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King’s Training Programs

King's Training Programs

Kings Company is a small manufacturing enterprise located in a mid-sized city in upper Midwest. The company seems to have a paralyzed human resource department, and it is facing more dilemmas, which affect both the external and internal environments. As it is indicated in the company’s case study, the human resource branch is characterized by mishaps that require immediate responsiveness. Apart from the set strategy to increase performance, the Human Resource Development (HRD) was assigned with the duty of updating and improving the company’s management system performance. However, the company is evaluating the feasibility of the all the human resource programs and activities, such as employee’s relation, to improving the productivity. The paper seeks to assess the effectiveness of King’s training program goals, management of employee’s exit, changes needed in HRD procedures, policies, and practices. Finally, the paper will outline how HRD should demonstrate return on investment in an attempt to prevent curtailment in the training budget.

Kings responded to a management training program with a comprehensive set of goals. The five stipulated goals aim to (Gill, 1996):

  1. Create opportunities that develop skills, enhance knowledge, and enrich the organization.
  2. Develop and promote an enabling environment, which fosters diversity and opportunities to all the employees.
  3. Avail quality and cost-effective training, aimed at increasing both employees’ and organizational productivity and enrichment.
  4. Provide continuous leadership and support to the successive organizational efforts.
  5. Design effective communication tools to respond to customers’ needs as well as to facilitate general organization’s communication

Some of the goals were working at the initial stage, but later they started to fail. For instance, Kings came up with the “Talk-to-the-Boss” program as a tool of communication, which will allow employees from all management levels to air their grievances without fear of being misunderstood. In the end the “Talk-to-the-Boss” program failed, because workers became contemptuous of it. However, the company did not abolish the program with a purpose of maintaining its mission and goals (Gill, 1996).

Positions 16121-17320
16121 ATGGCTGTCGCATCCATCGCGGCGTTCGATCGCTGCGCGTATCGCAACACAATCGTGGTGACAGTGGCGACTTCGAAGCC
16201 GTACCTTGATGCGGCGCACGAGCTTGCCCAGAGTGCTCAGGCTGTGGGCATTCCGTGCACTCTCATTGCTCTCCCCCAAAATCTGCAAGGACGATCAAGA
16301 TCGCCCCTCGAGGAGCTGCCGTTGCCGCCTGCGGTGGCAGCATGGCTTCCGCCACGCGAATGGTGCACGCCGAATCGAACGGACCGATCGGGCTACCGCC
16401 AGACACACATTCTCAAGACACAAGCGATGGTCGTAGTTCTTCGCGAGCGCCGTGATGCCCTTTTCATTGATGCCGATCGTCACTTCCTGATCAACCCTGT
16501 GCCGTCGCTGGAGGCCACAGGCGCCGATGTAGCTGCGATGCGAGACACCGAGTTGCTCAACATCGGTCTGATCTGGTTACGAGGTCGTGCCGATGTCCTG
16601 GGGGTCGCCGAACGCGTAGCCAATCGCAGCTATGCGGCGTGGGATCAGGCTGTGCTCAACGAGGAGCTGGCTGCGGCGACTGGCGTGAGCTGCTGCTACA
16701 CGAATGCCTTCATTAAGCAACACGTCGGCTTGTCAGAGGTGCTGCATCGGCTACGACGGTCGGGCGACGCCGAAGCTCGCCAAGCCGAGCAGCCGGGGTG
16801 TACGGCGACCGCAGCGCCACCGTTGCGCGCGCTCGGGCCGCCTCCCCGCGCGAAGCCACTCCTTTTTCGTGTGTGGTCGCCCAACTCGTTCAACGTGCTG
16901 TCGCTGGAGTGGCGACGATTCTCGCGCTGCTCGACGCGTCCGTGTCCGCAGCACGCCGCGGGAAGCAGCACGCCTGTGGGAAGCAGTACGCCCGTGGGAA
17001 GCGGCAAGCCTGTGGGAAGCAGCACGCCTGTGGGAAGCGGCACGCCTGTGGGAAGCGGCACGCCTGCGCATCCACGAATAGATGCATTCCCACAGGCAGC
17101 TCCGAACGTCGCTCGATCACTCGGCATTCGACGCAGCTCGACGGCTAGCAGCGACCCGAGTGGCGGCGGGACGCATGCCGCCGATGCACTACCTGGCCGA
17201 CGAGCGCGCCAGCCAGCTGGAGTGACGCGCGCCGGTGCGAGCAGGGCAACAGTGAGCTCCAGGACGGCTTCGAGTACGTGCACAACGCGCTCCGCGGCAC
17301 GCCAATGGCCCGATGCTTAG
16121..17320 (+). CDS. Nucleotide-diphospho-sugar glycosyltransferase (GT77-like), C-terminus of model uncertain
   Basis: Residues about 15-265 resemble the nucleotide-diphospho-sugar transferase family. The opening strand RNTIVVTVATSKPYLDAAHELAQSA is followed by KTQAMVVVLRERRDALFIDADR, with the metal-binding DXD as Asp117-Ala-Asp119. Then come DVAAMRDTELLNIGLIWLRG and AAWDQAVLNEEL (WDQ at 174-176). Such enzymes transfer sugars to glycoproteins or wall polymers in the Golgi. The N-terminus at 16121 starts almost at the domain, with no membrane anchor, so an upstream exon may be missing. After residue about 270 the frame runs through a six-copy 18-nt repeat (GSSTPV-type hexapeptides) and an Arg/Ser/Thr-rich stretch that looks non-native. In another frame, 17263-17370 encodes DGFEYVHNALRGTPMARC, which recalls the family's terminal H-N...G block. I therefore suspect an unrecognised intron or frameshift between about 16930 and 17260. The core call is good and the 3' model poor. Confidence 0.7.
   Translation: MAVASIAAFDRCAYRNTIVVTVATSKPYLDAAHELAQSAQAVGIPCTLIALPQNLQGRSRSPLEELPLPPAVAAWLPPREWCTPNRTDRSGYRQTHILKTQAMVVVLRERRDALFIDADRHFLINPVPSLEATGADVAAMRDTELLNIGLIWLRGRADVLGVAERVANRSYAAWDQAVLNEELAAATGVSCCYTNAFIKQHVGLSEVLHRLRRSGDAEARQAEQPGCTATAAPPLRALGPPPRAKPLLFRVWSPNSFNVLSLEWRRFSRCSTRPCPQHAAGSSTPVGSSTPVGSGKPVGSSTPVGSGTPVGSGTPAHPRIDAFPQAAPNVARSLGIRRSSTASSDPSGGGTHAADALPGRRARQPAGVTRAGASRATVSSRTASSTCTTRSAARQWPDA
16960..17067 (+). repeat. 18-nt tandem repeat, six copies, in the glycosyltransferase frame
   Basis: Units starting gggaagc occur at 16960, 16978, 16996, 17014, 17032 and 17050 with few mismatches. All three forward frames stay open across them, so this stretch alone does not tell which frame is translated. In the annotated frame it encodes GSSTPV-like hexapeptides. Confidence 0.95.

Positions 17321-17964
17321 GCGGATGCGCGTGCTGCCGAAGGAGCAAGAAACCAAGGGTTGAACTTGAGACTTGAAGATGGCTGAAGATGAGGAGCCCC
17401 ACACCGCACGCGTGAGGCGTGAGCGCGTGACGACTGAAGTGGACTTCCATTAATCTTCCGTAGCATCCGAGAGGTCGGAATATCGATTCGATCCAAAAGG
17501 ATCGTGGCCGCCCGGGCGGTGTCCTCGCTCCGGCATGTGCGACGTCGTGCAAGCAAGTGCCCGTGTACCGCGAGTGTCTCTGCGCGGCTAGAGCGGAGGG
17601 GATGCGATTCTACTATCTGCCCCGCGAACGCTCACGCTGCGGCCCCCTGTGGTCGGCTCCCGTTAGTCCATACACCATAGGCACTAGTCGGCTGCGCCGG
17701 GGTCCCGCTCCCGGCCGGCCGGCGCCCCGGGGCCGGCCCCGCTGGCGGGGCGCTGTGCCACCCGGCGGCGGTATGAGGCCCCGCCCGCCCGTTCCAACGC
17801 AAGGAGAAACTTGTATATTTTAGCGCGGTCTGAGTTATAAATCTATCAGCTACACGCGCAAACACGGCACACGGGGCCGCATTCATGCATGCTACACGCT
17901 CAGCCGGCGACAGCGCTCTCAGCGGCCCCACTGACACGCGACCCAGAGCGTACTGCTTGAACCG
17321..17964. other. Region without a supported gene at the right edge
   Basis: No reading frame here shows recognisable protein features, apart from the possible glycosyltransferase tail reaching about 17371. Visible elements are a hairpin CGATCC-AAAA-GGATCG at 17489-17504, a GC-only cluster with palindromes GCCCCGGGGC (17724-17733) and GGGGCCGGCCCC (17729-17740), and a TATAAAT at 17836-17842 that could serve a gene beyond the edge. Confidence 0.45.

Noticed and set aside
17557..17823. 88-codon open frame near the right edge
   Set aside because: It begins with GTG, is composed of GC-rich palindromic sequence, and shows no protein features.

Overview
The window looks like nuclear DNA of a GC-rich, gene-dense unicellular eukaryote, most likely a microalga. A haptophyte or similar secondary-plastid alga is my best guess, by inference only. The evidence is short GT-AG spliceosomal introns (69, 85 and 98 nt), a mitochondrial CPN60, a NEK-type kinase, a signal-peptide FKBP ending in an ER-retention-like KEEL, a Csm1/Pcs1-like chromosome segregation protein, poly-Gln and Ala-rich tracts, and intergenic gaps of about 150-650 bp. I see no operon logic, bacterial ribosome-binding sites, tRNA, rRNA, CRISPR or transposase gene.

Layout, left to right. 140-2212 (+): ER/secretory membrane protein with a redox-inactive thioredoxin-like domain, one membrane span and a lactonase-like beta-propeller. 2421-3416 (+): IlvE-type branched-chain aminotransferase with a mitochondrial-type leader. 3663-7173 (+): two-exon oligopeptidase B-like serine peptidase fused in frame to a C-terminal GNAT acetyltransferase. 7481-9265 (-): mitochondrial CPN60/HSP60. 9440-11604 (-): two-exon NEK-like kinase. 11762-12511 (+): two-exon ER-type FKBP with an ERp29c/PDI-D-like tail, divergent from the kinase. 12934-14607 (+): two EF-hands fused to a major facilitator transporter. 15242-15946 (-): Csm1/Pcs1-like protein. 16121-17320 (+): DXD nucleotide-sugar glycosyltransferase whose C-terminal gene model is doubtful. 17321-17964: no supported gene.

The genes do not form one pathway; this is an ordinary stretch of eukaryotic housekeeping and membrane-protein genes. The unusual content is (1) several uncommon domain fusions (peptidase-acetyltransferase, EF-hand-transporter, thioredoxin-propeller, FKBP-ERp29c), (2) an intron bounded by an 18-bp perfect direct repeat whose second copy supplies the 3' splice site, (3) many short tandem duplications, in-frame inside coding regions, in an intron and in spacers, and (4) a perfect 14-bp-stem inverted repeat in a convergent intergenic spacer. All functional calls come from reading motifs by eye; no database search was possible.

Another goal, which appeared improbable, is the aim to provide continued leadership and support to the successive organizational efforts. The HRD manager Scholl together with the employees’ relations manager Shaun worked out a strategy that would help to adopt the knowledge of employees that might be leaving the organization. In this respect, the leaving employees were supposed to pass valuable leadership experience and information to the staying employees through a system of exit interviews (Chinn, 2009). The process was successful for a while until some exit interviews did not generate positive exchange. A notable example in the case is a retirement party of the previous HR manager Mrs. Margo Honduras, during which most employees of the department treatd her leave with a sigh of relief. Another underachieved goal is the aim to develop skills, enhance knowledge, and enrich the organization. Initially, Kings had a defined tuition reimbursement benefit, which encouraged employees to continue their academic studies. Later, the benefits coordinator Mr. Dugas, Karla decided to cancel this program within the scope of the cost decrease strategy (Wilson, 2012).

Kings can decrease the expanses by evaluating the effectiveness of the set goals and responds. For example, the Talk-to-the-Boss” program could be made effective if the communication channel was made formal. An official communication would be achieved by using either a suggestion box or by conducting regular weekly meetings of the employees and the management. The program failed as it was characterized by informal discussions headed by Salty Warner during the lunch breaks. To overcome the difficulty of creating continues success of leaders upon leaving of the valuable employees, the company has to introduce a system of apprenticeship. The outgoing, experienced employees should be set to work with new and inexperienced workers for a short period to boost their knowledge and general performance. Finally, to improve the employee’s motivation, the company has to restore the tuition reimbursement benefit. The plan is vital as it provides employees with an opportunity to continue their studies in the interest of the business (Wilson, 2012).